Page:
Saturday, April 16, 2016

Generic direct-acting antivirals for hepatitis C virus infection Presented at International Liver Congress

Low-cost generic direct-acting antiviral treatment for hep C is equivalent to branded formulations

New data indicate that generics are a feasible alternative to support access to direct-acting antiviral treatment for hepatitis C sufferers

European Association for the Study of the Liver

April 16, 2016, Barcelona, Spain: Data presented today demonstrates that generic direct-acting antivirals (DAAs) are as effective and safe as branded treatments to cure Hepatitis C.

The summary results presented today at The International Liver Congress™ 2016 in Barcelona, Spain, showed high sustained virologic response (SVR) after treatment with generic sofosbuvir, ledipasvir, daclatasvir and ribavirin, confirming clinical efficacy equivalent to outcomes seen in Phase 3 clinical trials of branded combination treatments.

The high costs of branded DAAs prevent access to treatment in many countries.1 Generic DAAs are being mass-produced and are available for less than 1% of the retail price of their branded counterparts. Medication costing $94,000 per person in the US can currently be obtained for less than $1,000 as a generic, and a 12 week course of treatment could be produced for as little as $200 in the future.1

"Our interim data suggests a potential solution for Hepatitis C patients in areas where treatment access has been restricted as a result of the high prices demanded for branded treatment," said Dr James Freeman, of GP2U Telehealth, Hobart, Australia and lead author of the study. "At the price level of generic direct-acting antivirals, treating the entire global Hepatitis C epidemic could be financially feasible. Furthermore, if a patient is cured of Hepatitis C, there is evidence for improved survival, and lower risks of liver cancer and liver cirrhosis and cured patients could return to work, delivering further economic benefits to society."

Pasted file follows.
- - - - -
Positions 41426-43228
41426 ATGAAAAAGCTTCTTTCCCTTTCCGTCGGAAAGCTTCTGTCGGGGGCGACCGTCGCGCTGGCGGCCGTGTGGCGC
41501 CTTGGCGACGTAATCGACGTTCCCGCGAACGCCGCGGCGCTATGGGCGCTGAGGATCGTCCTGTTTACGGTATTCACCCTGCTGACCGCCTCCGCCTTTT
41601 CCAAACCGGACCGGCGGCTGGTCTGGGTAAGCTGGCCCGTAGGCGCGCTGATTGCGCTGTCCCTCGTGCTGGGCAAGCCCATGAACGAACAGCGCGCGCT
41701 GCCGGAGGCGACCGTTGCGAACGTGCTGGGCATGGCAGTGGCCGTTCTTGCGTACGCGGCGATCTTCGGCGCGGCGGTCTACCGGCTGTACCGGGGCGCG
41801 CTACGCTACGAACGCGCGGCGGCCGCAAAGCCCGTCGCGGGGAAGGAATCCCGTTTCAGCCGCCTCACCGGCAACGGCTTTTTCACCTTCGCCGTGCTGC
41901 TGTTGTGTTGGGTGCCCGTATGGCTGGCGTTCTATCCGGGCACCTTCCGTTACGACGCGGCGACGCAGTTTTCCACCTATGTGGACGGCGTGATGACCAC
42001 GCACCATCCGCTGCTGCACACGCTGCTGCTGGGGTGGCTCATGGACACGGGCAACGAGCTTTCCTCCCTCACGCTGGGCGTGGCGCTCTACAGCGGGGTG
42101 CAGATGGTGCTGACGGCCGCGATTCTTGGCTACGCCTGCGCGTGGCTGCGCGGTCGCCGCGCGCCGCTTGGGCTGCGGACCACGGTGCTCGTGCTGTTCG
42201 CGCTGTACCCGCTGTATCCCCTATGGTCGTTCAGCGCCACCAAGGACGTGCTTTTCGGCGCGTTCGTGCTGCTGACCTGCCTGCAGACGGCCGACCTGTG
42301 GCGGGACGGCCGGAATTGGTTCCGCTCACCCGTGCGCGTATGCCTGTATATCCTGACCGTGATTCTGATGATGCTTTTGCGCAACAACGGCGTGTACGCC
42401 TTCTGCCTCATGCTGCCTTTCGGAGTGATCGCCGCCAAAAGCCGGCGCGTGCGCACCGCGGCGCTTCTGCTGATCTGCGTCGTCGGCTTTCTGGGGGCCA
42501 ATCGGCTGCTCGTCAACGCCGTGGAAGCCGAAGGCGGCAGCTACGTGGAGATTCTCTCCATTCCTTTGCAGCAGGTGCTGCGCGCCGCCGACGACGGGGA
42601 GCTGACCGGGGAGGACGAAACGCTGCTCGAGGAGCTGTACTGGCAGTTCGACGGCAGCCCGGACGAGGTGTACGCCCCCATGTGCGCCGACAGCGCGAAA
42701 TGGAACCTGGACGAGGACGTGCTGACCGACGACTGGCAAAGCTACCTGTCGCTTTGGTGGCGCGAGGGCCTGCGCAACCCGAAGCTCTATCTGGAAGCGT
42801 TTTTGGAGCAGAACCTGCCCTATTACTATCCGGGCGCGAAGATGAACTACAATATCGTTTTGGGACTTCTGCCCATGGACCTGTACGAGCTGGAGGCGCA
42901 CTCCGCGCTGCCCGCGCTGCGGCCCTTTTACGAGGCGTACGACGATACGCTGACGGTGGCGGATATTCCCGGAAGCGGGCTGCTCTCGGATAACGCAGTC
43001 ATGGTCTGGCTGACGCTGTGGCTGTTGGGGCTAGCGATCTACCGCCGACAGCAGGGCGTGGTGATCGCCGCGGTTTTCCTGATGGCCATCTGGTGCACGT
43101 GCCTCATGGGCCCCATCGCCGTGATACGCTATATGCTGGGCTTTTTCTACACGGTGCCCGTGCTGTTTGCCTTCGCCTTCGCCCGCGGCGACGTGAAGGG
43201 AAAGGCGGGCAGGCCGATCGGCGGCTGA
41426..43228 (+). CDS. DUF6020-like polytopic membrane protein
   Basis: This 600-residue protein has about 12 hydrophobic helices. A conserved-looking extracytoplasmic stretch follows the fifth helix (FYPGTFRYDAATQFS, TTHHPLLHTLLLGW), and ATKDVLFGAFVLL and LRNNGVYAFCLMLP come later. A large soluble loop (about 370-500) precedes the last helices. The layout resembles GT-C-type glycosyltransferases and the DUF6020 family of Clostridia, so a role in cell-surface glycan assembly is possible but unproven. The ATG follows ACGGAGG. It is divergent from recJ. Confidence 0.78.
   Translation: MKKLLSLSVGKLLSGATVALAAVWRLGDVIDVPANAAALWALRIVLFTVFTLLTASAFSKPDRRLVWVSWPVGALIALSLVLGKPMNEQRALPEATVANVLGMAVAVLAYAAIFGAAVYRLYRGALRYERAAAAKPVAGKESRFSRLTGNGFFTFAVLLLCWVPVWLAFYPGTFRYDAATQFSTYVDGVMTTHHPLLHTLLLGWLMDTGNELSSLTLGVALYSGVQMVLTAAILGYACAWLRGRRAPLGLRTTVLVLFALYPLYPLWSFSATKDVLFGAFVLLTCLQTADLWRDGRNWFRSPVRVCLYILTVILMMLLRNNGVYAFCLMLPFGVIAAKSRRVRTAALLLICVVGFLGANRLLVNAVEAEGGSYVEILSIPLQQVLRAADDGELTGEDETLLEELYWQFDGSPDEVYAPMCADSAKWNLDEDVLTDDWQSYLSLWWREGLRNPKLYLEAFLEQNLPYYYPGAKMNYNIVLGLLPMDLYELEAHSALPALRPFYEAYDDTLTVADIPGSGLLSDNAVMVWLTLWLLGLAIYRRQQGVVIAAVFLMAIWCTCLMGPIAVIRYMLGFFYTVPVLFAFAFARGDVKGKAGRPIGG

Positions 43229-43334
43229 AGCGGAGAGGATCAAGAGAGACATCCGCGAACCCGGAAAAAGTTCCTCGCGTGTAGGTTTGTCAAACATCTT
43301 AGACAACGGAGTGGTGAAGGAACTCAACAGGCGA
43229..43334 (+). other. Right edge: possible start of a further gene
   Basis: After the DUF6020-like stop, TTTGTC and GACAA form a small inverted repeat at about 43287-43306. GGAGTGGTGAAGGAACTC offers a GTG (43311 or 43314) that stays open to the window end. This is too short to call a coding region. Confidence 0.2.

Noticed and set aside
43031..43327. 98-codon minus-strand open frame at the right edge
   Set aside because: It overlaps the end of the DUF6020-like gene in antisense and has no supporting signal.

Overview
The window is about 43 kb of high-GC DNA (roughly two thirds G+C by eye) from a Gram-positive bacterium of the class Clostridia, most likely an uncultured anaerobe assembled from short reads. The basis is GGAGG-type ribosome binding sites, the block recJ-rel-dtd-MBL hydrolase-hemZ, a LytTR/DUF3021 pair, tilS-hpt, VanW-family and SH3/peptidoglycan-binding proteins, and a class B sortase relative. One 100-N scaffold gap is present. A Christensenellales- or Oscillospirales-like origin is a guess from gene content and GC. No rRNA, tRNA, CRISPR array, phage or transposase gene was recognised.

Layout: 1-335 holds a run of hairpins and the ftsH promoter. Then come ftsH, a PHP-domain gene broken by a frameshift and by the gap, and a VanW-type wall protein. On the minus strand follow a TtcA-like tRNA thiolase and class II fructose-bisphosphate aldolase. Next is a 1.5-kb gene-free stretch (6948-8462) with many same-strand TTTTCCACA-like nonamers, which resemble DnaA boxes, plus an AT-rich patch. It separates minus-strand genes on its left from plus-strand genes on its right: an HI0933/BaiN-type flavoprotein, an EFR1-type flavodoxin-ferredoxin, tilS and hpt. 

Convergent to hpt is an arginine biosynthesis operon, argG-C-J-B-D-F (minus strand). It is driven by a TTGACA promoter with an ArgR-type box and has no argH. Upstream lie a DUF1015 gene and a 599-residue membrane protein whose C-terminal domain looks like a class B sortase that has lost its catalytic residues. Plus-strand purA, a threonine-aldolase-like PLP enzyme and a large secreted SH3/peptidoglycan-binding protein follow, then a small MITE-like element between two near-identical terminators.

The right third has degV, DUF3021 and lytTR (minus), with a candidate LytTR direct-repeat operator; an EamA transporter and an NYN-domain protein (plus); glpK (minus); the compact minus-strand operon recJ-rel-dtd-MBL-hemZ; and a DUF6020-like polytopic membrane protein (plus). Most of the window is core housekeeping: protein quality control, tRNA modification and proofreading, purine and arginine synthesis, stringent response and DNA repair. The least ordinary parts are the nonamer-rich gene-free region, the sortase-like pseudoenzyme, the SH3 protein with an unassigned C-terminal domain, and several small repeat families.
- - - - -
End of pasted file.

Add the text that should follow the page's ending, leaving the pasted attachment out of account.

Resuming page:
In this study, people with HCV legally imported low-cost generic treatment to cure their infection. The study included people treated in Australia, USA, UK, Canada, Europe, SE Asia and Africa.

Generic DAAs were first evaluated for quality in Australia, using high precision liquid chromatography, nuclear magnetic resonance and mass spectroscopy. Patients were assessed pre-treatment, during treatment, and then at weeks 4 (SVR4) and 12 (SVR12) following the end of treatment. The objective of the analysis was to assess the efficacy and safety of generic DAAs legally imported for each patient's personal use.

The interim results show that for genotype 1 the overall SVR rate was 95%. Treatment with generic sofosbuvir and ledipsavir led to SVR4 rates of 93% and treatment with generic sofosbuvir and daclatasvir led to SVR4 rates of 97%.

"Across all genotypes, the SVR rate was 94% after treatment with generic DAAs. This indicates that generic DAAs can deliver the same success rates as branded equivalents, but at a price which is 1/100th of the current cost," explained Dr James Freeman.

"There is a clear role for generic treatments such as these for people with Hepatitis C across the world. The implications of increased availability of these drugs could be enormous, presenting more people with the possibility of a 'cure' for what is often a debilitating condition," said Professor Laurent Castera, EASL Secretary General.

Low-cost generic hepatitis C drugs match branded products in viral response
 Keith Alcorn
Generic versions of direct-acting antivirals purchased from China and India by people unable to obtain treatment in their own countries were just as effective and safe as the branded products, a study
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Study shows generics pose safe, economic option for patients with HCV
April 16, 2016
BARCELONA — Generic direct-acting antivirals for hepatitis C virus infection presented a similar biochemical makeup and sustained virological… “In this interim analysis, legally imported generic DAAs led to high SVR rates,” James Freeman, MD, executive director, GP2U Telehealth, Australia, said during a press conference. “A generic cure for hepatitis C is available now for $1,000 and works as expected. … Not in the future, but right now.”

Freeman explained that this endeavor began with one patient asking for assistance in obtaining a generic DAA as, at the time, only Olysio (simeprevir, Janssen) was available in Australia. He chose to assist the patient and test the generics to ensure safety. That patient went on to achieve SVR with the generic medication.

“The news leaked and one became a dozen,” Freeman said
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View Todays Meeting Coverage @ Healio

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“We are clearly in need of different strategies for these individuals so the genotype 3 population can get the same benefits as the other [genotype patients],” Kwo told HCV Next.

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